Teachers can keep students ahead of the curve by teaching STEM early and often

Stop me if you’ve heard these concerns before.

“Studying STEM is the only way my child will be able to get a job!” say parents.

“We can’t find enough job candidates with the necessary STEM skills to fill our open positions!” say business owners.

“We need more students learning STEM so we can stay competitive in the global economy!” say lawmakers.

It feels like everyone—parents, administrators, policymakers and business leaders—has an opinion about how we can improve our education system and what we should prioritize. This issue is especially prevalent in conversations about STEM education.

The National Conference of State Legislatures has concluded, “young children’s minds are very receptive to math and logic” and “early mathematics skills are the strongest predictor of future academic achievement.” The critical finding here is that an early and consistent focus on STEM education doesn’t just help hone students’ critical thinking, logic and reasoning capacities; it creates countless opportunities for interdisciplinary learning in other areas like literacy and communication skills.

Still, even faced with this kind of imperative, it can be challenging for teachers to consider how to make STEM education a greater part of their students’ education. But there are plenty of resources available to make this task easier:

  1. You can turn to software, like Canvas, which provides an intuitive user interface that saves teachers and students time. It also features an open ecosystem of learning tools that allows for single sign-on, central grading and a proven history of performance dependability. All of these features help to put the mastery of skills and key concepts—whether STEM or otherwise—front and center.
  2. The National Science Foundation has collected an array of free resources from across the academic spectrum, including lessons and interactive web resources to support teaching across a variety of subjects, including computer science, mathematics, engineering, biology, chemistry and physics. The resources are split up to help you find tools for middle school girls, elementary schoolers and even parents!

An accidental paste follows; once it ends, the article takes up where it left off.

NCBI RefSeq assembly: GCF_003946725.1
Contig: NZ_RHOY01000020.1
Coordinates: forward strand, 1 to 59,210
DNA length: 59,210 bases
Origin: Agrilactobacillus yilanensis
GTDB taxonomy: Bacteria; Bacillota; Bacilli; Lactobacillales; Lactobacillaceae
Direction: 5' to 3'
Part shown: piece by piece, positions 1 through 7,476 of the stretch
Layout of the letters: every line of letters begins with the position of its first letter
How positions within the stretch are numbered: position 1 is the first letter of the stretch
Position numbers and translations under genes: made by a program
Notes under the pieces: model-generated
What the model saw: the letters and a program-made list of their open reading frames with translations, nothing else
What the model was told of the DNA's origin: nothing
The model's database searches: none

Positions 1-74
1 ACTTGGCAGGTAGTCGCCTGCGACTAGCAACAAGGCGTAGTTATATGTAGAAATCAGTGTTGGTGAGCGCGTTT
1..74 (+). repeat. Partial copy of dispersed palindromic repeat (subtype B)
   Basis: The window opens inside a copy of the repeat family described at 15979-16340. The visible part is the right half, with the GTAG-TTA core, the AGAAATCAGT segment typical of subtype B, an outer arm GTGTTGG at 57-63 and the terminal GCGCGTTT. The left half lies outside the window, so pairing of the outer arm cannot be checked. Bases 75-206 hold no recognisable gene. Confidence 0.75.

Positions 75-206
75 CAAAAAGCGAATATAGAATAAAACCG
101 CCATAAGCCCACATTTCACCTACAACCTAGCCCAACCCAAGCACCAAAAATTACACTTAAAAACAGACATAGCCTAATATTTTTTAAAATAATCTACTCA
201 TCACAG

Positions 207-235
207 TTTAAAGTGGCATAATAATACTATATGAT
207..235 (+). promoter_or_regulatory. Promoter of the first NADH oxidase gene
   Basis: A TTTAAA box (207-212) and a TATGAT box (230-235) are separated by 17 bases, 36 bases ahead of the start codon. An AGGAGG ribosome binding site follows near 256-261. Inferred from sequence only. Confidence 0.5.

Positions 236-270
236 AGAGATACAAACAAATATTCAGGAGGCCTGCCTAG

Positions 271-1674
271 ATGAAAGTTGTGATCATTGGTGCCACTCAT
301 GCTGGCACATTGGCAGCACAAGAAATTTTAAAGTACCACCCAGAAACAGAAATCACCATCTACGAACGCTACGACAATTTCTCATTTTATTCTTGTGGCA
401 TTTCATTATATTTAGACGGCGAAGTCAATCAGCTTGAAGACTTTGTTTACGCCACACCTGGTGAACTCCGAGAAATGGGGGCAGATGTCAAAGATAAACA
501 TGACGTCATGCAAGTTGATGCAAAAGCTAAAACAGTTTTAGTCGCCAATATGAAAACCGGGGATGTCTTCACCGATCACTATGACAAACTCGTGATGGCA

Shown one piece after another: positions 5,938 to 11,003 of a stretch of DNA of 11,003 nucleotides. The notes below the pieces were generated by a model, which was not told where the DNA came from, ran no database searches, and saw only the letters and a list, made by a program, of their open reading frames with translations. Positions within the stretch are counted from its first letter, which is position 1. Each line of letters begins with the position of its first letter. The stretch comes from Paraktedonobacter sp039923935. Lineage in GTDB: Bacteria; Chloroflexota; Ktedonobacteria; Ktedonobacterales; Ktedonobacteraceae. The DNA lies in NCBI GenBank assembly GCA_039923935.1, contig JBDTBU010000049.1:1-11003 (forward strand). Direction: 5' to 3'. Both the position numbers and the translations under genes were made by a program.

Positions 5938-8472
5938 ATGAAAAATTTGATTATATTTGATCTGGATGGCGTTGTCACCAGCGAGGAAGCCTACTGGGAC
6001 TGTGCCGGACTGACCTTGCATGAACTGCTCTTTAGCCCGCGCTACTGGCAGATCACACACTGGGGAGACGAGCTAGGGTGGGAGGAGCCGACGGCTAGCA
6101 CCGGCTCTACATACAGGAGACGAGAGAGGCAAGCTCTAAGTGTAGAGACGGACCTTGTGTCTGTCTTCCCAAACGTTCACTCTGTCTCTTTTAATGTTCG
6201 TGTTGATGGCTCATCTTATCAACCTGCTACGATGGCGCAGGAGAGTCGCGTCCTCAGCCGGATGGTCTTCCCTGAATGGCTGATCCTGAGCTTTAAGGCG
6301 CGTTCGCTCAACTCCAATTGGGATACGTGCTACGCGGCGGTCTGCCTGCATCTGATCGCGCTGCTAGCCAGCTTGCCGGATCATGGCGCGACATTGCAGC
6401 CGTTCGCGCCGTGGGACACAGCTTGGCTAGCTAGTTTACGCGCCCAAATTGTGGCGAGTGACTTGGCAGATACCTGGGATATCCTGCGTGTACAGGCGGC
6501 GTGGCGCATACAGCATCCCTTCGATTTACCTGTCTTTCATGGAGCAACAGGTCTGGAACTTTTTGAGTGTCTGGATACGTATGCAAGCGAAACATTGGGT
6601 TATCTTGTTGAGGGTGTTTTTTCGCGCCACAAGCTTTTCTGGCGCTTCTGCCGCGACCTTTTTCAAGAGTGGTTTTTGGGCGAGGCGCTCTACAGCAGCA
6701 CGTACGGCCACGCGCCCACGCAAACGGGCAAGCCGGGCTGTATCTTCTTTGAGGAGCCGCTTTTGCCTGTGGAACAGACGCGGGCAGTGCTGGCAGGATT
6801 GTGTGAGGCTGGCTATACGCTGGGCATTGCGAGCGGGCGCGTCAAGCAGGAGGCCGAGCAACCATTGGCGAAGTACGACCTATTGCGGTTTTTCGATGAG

3. Another easy way to fit STEM education into the curriculum, and one that’s particularly timely as we head into December and National Computer Science Education week, is the Hour of Code Challenge, spearheaded by the nonprofit organization Code.org. Hour of Code is a great way to introduce students to computer science and programming by emphasizing where STEM education can start with easy, bite-size lessons that keep things fun and approachable. Hour of Code events can be organized by anyone, anywhere in the country, and they can even serve as an exciting opportunity to invite parents to join in the learning experience with students.

But don’t forget about your own personal development! Teachers can’t afford to neglect their own professional development when it comes to enhancing their skills and ensuring they are capable STEM educators. There’s help here as well, with organizations like Campus Ties offering micro-courses and built-in tests devised by trusted professionals. Micro-certificates are earned by learners based on each course completed.

Our children dream about growing up to be so many different things: scientists, architects, video game developers, writers, artists and countless more careers we haven’t even imagined yet. But no matter what they’re interested in, we have more evidence than ever before to suggest that learning about STEM fields can support their overall growth and development. Building these concepts into students’ academic careers early on and making it a fun and engaging experience to learn STEM doesn’t have to be difficult, but it’s up to teachers to take the initiative and find ways to make it a part of the day as often as possible.

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